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Ron Henderson’s understanding of landscape architecture has been honed by research, teaching, and practice in North America, Asia, and Europe. In Henderson’s view, by looking at historical practices, “you could amplify the characteristics of individual tree species in the design of gardens and landscapes” to construct spaces that resonate in the memory of a culture. Henderson is participating in the Modern Art & Life session of “Foundations and Futures,” chaired by Michelangelo Sabatino.

Henderson is Professor and Director of the Landscape Architecture Program at Illinois Institute of Technology (IIT) in Chicago. Henderson has also taught at the Harvard Graduate School of Design, the Pennsylvania State University, Tsinghua University, the Rhode Island School of Design, and Roger Williams University. He is a landscape architect and an architect with a degree in Architecture from the University of Notre Dame and concurrent graduate degrees in Landscape Architecture and Architecture from the University of Pennsylvania.

In addition to teaching, Henderson practices landscape architecture through L+A Landscape Architecture, the firm he founded in Newport, Rhode Island in 2000. L+A has won over 30 awards for projects spanning landscape architecture, architecture, and planning. Recent projects include the Memorial to the Abolition of the Slave Trade (Nantes, France), the landscape of the Elizabethan Theater at Chateau d'Hardelot (Condette, France), Gardens of the Isabella Stewart Gardner Museum (Boston, Massachusetts), City Walk (Providence, Rhode Island) as well as consulting landscape architect on the Olympic Forest Park (Beijing, China) and the China Pavilion of the 2010 World Exposition (Shanghai, China).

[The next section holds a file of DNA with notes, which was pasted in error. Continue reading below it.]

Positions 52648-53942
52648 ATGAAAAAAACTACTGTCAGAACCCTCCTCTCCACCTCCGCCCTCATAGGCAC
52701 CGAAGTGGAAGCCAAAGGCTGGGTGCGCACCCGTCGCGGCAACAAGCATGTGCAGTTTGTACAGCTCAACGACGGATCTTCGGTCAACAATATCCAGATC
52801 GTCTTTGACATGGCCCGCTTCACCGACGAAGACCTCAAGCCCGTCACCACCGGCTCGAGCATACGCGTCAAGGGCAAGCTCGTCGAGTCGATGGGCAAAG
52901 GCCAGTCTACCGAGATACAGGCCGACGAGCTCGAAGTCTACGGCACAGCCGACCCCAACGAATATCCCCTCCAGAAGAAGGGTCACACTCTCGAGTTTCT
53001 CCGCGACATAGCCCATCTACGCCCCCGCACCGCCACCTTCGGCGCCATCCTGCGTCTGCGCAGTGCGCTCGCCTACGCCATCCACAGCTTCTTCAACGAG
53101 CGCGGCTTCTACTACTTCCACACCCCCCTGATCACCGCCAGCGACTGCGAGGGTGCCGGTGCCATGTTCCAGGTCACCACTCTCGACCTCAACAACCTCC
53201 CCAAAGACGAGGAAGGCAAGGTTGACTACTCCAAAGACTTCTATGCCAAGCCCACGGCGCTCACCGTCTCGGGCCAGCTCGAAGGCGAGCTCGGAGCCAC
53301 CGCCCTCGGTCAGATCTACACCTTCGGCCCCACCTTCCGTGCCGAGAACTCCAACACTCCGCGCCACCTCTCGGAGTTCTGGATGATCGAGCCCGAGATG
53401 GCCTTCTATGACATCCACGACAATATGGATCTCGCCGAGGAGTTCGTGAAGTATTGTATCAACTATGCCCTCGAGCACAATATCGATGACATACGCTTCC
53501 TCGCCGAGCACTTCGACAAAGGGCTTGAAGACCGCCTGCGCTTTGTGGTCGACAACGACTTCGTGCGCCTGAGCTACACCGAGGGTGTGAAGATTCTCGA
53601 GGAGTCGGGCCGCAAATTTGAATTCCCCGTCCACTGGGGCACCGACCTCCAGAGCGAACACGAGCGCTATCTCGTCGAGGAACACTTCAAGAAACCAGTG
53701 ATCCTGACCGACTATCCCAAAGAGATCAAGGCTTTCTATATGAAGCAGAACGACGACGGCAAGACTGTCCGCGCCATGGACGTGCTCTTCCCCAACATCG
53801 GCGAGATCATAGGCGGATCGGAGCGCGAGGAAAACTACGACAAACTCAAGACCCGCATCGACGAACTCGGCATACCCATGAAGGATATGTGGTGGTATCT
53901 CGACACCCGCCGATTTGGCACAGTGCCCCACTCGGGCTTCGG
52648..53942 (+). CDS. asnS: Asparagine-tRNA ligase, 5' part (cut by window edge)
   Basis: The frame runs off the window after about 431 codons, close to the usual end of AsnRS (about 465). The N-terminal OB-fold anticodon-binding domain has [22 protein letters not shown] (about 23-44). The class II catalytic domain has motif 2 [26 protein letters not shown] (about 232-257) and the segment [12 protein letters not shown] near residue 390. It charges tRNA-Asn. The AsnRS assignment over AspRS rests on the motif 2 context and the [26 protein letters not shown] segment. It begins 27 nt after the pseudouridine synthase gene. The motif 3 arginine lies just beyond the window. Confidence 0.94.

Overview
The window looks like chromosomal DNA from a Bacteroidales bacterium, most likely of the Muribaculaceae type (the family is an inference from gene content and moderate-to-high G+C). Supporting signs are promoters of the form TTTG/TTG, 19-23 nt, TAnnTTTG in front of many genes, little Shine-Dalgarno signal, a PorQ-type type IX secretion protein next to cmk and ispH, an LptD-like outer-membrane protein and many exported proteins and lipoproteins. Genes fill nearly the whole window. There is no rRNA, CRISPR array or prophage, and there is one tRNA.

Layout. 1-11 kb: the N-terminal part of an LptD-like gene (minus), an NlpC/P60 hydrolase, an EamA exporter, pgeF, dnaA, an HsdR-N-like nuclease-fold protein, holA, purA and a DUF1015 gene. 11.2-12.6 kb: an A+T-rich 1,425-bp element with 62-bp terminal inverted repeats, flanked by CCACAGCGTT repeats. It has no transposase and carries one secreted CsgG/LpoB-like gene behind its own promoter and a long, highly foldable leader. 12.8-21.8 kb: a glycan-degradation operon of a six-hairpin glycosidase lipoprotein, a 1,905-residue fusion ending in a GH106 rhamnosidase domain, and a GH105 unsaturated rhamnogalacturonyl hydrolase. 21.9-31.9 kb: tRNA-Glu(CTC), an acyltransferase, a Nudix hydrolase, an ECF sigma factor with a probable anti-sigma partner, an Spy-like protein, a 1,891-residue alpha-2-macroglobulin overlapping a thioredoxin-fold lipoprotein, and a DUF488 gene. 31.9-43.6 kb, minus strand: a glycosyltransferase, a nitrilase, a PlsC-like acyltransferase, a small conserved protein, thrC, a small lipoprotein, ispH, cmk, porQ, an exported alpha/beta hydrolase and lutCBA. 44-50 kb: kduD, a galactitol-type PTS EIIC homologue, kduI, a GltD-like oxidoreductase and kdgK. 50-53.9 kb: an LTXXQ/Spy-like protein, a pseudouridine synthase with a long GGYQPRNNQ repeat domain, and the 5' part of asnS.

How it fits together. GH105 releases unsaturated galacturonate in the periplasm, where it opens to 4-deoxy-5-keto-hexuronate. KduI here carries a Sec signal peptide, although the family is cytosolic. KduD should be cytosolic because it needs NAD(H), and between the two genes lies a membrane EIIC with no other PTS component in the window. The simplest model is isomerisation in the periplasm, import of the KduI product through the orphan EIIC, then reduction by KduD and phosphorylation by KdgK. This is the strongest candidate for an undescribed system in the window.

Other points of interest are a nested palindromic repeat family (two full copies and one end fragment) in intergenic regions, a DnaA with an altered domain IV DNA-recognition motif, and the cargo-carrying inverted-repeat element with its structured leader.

Henderson’s projects investigate specific phenomena in the built and natural environment. He draws international inspiration through consideration of historical examples of how individuals, communities, and cultures interact with and perceive landscapes. Much of his research and subsequent inspiration originates in China and Japan, where he has taught, lectured, and researched. His 2012 book, The Gardens of Suzhou, explores seventeen classical Chinese gardens in the city of Suzhou, near Shanghai. He was a 2012 US-Japan Friendship Commission Fellow during which he investigated the cultural and botanical qualities of sakura, Japanese cherry trees. At the 2015 Public Space Forum in Newport, Rhode Island, Henderson gave a lecture titled “Horticultural Rituals and Public Space” where he drew upon his research in Asia. He explained that, “trees and the performance of landscape rituals derived from trees can become cultural markers or annual events that structure urban life.”

Henderson will turn to the role of trees in the modernist landscape in his talk during the Modern Art & Life session of “Foundations and Futures.” His title, “Gleditsia: The Finely­ Textured Canopy of Modernism,” refers to a genus of trees, the honey locust, that appear frequently in the landscapes of Columbus, Indiana and elsewhere in the mid-Twentieth-Century. The landscape architect, Dan Kiley, planted them at the Miller Garden, Irwin Conference Center, and the allées outside the Republic building. Henderson’s perspective, shaped by his research, teaching, and practice of landscape architecture, is sure to be insightful and thought-provoking.

Henderson anticipates that the Modern Art & Life session of “Foundations” and Futures will demonstrate the contribution that deep cultural and natural historical knowledge of trees can make to the spatial qualities and experience of landscapes and gardens.